A Great Idea at the Time: The Rise, Fall, and Curious Afterlife of the Great Books

A Great Idea at the Time: The Rise, Fall, and Curious Afterlife of the Great Books

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by Alex Beam
     
 

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By the author of the Boston Globe #1 bestseller Gracefully Insane: A wry, witty history of an unlikely literary fad, and of American pop culture in the 1950s and early 1960s.See more details below

Overview

By the author of the Boston Globe #1 bestseller Gracefully Insane: A wry, witty history of an unlikely literary fad, and of American pop culture in the 1950s and early 1960s.

Editorial Reviews

Publishers Weekly
Before the dawn of the television age, in an ambitious effort to enlighten the masses via door-to-door sales, Encyclopedia Britannica and the University of Chicago launched the Great Books of Western Civilization, "all fifty-four volumes of them... purporting to encompass all of Western knowledge from Homer to Freud." Led by the "intellectual Mutt 'n' Jeff act" of former University of Chicago president Robert Hutchins and his sidekick Mortimer Adler, the Great Books briefly, and improbably, caught the nation's imagination. In his discussion, Boston Globe columnist Beam looks at how and why this multi-year project took shape, what it managed to accomplish (or not), and the lasting effects it had on college curricula (in the familiar form of Dead White Males). Beam (Gracefully Insane: Life and Death Inside America's Premier Mental Hospital) describes meetings endured by the selection committee, and countless debates over Euripedes, Herodotus, Shakespeare, Melville, Dickens and Whitman ("When it comes to Great Books, no one is without an opinion."), but tells it like it is regarding the Syntopicon they devised-at "3,000 subtopics and 163,000 separate entries, not exactly a user-friendly compendium"-and the resulting volumes, labeling them "icons of unreadability-32,000 pages of tiny, double-column, eye-straining type." By lauding the intent and intelligently critiquing the outcome, Beam offers an insightful, accessible and fair narrative on the Great Books, its time, and its surprisingly significant legacy.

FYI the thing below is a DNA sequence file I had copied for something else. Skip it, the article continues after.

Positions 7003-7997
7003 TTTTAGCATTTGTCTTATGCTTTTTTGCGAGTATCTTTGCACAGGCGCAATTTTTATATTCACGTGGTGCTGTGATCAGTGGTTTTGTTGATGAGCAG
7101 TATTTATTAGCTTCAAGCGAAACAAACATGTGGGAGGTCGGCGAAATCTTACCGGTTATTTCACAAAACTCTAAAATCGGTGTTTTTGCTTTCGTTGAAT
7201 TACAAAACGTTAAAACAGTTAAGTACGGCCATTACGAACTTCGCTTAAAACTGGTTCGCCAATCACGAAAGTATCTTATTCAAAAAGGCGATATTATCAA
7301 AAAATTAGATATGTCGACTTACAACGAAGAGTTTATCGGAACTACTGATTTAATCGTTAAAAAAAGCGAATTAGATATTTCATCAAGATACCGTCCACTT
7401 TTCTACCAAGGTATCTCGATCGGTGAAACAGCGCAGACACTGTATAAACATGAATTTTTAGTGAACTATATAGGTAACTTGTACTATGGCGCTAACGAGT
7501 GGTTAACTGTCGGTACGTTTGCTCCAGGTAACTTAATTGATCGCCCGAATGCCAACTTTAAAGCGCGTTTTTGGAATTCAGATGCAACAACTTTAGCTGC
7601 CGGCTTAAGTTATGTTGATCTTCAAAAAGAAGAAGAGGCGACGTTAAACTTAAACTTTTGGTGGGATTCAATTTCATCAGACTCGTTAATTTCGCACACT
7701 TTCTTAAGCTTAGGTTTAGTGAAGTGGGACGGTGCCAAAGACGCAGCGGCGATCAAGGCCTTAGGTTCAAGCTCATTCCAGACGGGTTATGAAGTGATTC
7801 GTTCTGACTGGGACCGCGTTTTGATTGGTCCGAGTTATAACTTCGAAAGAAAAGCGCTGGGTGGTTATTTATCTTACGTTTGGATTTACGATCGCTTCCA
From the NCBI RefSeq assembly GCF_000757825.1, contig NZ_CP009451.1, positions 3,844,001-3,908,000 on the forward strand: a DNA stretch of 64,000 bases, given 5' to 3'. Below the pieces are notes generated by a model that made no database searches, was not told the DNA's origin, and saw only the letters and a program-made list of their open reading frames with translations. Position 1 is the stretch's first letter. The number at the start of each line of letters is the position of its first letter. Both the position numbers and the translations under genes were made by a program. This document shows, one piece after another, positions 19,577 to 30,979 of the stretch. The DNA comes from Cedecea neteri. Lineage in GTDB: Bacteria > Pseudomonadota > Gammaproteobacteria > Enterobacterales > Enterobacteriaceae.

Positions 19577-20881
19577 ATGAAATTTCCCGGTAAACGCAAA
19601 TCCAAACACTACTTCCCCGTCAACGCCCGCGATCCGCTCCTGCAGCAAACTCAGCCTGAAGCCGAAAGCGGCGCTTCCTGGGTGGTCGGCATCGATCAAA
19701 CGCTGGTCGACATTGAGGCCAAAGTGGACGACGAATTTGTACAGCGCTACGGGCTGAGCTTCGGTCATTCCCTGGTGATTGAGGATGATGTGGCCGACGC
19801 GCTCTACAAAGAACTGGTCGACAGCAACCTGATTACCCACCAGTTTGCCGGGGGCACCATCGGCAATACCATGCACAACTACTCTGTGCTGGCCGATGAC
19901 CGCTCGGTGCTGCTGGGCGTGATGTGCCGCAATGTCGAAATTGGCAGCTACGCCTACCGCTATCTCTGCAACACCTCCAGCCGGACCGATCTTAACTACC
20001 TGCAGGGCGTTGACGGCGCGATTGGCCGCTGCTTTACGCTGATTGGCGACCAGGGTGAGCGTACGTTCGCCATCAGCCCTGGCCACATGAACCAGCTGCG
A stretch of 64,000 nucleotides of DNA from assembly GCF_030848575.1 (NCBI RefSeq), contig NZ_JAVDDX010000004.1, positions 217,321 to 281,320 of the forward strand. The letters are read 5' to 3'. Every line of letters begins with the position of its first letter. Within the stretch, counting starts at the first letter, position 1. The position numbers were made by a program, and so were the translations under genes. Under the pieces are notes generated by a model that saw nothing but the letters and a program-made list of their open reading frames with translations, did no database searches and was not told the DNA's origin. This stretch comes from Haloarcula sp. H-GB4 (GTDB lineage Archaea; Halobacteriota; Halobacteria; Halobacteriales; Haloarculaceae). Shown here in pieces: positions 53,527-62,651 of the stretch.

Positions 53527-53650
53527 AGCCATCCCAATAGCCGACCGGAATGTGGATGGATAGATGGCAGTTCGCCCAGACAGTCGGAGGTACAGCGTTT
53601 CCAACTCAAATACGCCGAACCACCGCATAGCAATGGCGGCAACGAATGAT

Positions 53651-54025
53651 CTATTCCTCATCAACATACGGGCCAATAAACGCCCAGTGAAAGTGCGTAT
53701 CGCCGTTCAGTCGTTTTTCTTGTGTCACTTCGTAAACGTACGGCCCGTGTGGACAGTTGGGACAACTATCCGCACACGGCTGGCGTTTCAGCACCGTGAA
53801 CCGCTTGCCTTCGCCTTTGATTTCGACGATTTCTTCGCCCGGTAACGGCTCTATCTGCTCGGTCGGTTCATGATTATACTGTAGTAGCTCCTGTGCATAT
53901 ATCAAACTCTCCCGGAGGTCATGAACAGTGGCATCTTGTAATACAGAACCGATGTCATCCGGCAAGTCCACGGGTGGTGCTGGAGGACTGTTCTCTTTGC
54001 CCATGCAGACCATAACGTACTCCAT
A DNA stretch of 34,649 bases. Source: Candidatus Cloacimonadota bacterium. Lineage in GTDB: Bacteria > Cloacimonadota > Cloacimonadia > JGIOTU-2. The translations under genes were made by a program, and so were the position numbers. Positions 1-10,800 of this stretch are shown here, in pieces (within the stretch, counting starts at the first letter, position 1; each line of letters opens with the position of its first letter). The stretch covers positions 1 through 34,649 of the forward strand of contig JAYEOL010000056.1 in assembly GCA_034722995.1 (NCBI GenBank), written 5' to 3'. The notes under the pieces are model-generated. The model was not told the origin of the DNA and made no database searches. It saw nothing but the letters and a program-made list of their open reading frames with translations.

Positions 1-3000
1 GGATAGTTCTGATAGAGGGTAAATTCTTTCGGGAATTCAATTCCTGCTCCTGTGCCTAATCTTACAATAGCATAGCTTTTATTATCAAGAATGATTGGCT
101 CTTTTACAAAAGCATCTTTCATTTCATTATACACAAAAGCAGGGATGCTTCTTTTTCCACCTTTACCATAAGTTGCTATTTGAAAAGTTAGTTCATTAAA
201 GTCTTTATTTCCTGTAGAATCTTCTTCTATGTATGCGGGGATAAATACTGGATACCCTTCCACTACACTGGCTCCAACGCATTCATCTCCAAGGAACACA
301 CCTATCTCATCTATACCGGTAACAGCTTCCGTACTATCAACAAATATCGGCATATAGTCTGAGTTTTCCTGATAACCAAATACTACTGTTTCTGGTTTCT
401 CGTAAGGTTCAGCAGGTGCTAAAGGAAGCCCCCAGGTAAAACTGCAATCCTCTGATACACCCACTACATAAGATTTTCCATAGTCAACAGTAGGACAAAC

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Library Journal

Novelist and Boston Globe columnist Beam presents an intriguing look at the marketing phenomenon and cultural-icon status of the Great Books of Western Civilization, a 54-volume collection compiled by university-affiliated academics. In the beginning, the Great Books were used for education or in college classes. When they started to become popular, the Great Books Foundation was formed; four years later, several thousand book discussion groups all over the country were using the collection. Their popularity, which reached its peak at the end of the 1940s yet remained strong into the early 1960s, was attributed to the larger number of Americans with higher education after World War II and to the rise of the middle class. The official launch of the Great Books occurred in 1952 at the University of Chicago, nine years after the project began. The books feature 443 works by 74 authors. By the time their popularity ceased, over one million households had purchased them from traveling salesmen. Beam's book will have readers looking at volumes in the series from a whole new perspective owing to its witty handling of popular culture. Highly recommended for public and academic libraries.
—Susan McClellan

From the Publisher

Britannica Blog, December 9, 2008
“Marvelously entertaining”

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Product Details

ISBN-13:
9780786726981
Publisher:
PublicAffairs
Publication date:
11/04/2008
Sold by:
Barnes & Noble
Format:
NOOK Book
Pages:
360
File size:
1 MB

Meet the Author

Alex Beam is an award-winning columnist for the Boston Globe. His writing has also appeared in the Atlantic, Slate, the New York Times and many other magazines. The author of Gracefully Insane: Life and Death Inside America’s Premier Mental Hospital, and of two novels, he lives in Boston.

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